- MacCulloch, Diarmaid. The Reformation (2005), influential recent survey excerpt and text search
- McGonigle, Thomas D., and James F. Quigley. A History of the Christian Tradition, Vol. II: From the Reformation to the Present (1996) excerpt and text search
- New Schaff-Herzog Encyclopedia of Religious Knowledge (1911), major sources of older scholarly articles; mainline Protestant perspective
- Vol. 1: Aachen - Basilians
- Vol. 2: Basilica - Chambers
- Vol. 3: Chamier - Draendorf
- Vol. 4: Draeseke - Goa
- Vol. 5: Goar - Innocent
- Vol. 6: Innocents - Liudger
- Vol. 7: Liutprand - Moralities
- Vol. 8: Morality - Petersen
- Vol. 9: Petri - Reuchlin
- Vol. 10: Reutsch - Son
- Vol. 11: Son of Man - Tremellius
- Vol. 12: Trench - Zwingli
- Vol. 13: Index
- Ahlstrom, Sydney E. A religious history of the American people (1979) 1192 pages; classic history from broad perspective excerpt and text search
- Balmer, Randall. Protestantism in America (2005) excerpt and text search
- Balmer, Randall. Encyclopedia of Evangelicalism (2nd ed. 2004), 655pp
- Balmer, Randall. Grant Us Courage: Travels along the Mainline of American Protestantism (1996) online edition
- Hutchison, William R. ed. Between the Times: The Travail of the Protestant Establishment in America, 1900-1960 (1990) excerpt and text search
- Lippy, Charles H. and Peter W. Williams, eds. Encyclopedia of the American religious experience: studies of traditions and movements (3 vol 1988) 1872 pages; standard reference work; long essays by scholars
- Noll, Mark A. The Old Religion in a New World: The History of North American Christianity (2001) excerpt and text search, by a leading evangelical scholar
- Noll, Mark A. A history of Christianity in the United States and Canada (1992), by leading Evangelical historian excerpt and text search, by a leading evangelical scholar
- Queen, Edward L. et al., eds. Encyclopedia of American Religious History (3rd ed. 2 vol. 2009) 1200pp
- Reid, Daniel G. et al. eds., Dictionary of Christianity in America (199)
- Roof, Wade Clark, and William McKinney. American Mainline Religion: Its Changing Shape and Future (1990) excerpt and text search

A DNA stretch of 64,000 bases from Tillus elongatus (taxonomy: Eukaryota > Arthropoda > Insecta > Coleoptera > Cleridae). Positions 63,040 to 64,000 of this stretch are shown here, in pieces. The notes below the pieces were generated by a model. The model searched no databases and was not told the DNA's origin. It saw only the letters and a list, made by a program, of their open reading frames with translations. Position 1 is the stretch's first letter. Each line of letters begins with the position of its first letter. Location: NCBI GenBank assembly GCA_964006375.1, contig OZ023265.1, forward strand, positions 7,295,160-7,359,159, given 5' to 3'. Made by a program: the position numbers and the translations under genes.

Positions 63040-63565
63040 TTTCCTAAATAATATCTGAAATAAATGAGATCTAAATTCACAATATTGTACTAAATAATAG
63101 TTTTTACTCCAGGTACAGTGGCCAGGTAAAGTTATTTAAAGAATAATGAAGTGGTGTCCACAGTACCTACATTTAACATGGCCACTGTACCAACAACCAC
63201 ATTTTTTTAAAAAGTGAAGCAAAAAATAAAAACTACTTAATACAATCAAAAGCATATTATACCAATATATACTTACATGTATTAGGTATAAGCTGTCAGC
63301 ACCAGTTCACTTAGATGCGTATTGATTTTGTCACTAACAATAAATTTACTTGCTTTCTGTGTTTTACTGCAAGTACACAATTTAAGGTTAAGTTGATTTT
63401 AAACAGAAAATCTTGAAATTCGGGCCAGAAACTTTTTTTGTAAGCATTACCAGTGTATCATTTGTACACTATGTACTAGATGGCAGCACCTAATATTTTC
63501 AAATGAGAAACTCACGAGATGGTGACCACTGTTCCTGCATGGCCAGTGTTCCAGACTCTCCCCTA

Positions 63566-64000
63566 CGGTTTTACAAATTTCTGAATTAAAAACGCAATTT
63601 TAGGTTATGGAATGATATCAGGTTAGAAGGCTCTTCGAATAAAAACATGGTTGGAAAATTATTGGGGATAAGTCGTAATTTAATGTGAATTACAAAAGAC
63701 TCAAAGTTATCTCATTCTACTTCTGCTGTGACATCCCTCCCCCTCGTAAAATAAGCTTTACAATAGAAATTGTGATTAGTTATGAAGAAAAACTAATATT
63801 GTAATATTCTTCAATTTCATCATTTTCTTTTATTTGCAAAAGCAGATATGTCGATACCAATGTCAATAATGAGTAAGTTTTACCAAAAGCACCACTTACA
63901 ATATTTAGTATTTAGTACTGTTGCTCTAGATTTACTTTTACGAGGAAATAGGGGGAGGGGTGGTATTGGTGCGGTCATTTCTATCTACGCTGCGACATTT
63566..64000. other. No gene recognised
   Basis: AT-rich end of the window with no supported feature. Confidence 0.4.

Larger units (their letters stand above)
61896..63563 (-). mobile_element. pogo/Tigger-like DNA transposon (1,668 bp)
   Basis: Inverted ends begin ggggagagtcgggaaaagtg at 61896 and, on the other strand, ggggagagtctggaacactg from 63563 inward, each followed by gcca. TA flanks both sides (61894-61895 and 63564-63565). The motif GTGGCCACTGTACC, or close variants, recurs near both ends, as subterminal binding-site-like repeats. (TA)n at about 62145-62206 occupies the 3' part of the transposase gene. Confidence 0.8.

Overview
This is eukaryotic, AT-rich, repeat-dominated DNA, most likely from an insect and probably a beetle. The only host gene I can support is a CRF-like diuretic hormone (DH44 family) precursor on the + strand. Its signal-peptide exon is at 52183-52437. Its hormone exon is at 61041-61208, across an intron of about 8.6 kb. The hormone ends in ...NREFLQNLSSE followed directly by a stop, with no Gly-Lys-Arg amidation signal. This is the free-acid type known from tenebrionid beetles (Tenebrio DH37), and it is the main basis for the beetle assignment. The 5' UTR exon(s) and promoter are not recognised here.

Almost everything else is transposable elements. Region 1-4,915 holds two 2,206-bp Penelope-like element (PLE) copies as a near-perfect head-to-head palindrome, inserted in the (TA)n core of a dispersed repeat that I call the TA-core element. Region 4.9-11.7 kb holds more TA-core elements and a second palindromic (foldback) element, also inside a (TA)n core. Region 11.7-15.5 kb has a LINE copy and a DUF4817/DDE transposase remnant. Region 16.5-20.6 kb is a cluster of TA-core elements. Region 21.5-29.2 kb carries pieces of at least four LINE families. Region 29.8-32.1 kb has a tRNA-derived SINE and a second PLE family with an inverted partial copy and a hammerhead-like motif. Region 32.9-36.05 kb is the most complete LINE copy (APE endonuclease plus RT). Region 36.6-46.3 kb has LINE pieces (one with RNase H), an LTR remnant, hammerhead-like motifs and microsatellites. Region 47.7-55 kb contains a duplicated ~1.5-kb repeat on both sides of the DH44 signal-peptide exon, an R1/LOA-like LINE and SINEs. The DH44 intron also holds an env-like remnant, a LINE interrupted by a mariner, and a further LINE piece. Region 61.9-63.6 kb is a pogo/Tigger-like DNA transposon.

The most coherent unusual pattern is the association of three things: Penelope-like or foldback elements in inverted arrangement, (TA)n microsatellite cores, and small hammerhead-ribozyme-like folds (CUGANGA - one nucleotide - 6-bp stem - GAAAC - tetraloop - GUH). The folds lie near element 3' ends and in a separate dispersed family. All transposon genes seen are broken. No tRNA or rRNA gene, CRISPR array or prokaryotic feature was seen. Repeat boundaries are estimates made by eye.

- Wooley, Davis C. ed. Encyclopedia of Southern Baptists (5 vol 1958-1982); 2565 pages
- Wuthnow, Robert, and John H. Evans, eds. The Quiet Hand of God: Faith-Based Activism and the Public Role of Mainline Protestantism, (2002), 430 pp.; essays by scholars
- Placher, William C. Readings in the History of Christian Theology, Volume 2: From the Reformation to the Present (1988) excerpt and text search
- Protestantism: The fastest growing religion in the developing world, Manilla Times, 2017
- Sadly, the Awakenings also resulted in the formation of several sects which are considered in some circles to be cults, such as Seventh-Day Adventists, Christian Science, and the Mormons.
- Predominant religions, Adherence.com
- This section is based on F. Kattenbusch and Arthur C. A. Hall, "Protestantism" in New Schaff-Herzog Encyclopedia of Religious Knowledge, (1911) Vol. IX
- According to the estimate of H. K. Carroll in W. D. Grant, ed. Christendom Anno Domini 1901, (1902), i. 530–531
- H. Zeller's figures for the Eastern Church are 106,480,000, Orthodox; 8,130,000 "other [Eastern] Christians."; H. A. Krose, gives Greek Orthodox 109,000,000l schismatic Orientals, 6,554,913; Raskolniks (Russian dissenters), 2,173,371. Roman Catholics 265,000,000; Eastern Church 117,000,000.
- When Will China Become the World’s Largest Christian Country?, Slate
- In China, a church-state showdown of biblical proportions
- The Protestant Work Ethic: Alive & Well…In China By Hugh Whelchel on September 24, 2012
- However, Churches of Christ claim they are NOT Protestant, as they do not seek to reform Catholicism or any other group, only to restore Christianity to New Testament practice.
- Questions exist as to whether this group is a Christian denomination or a cult.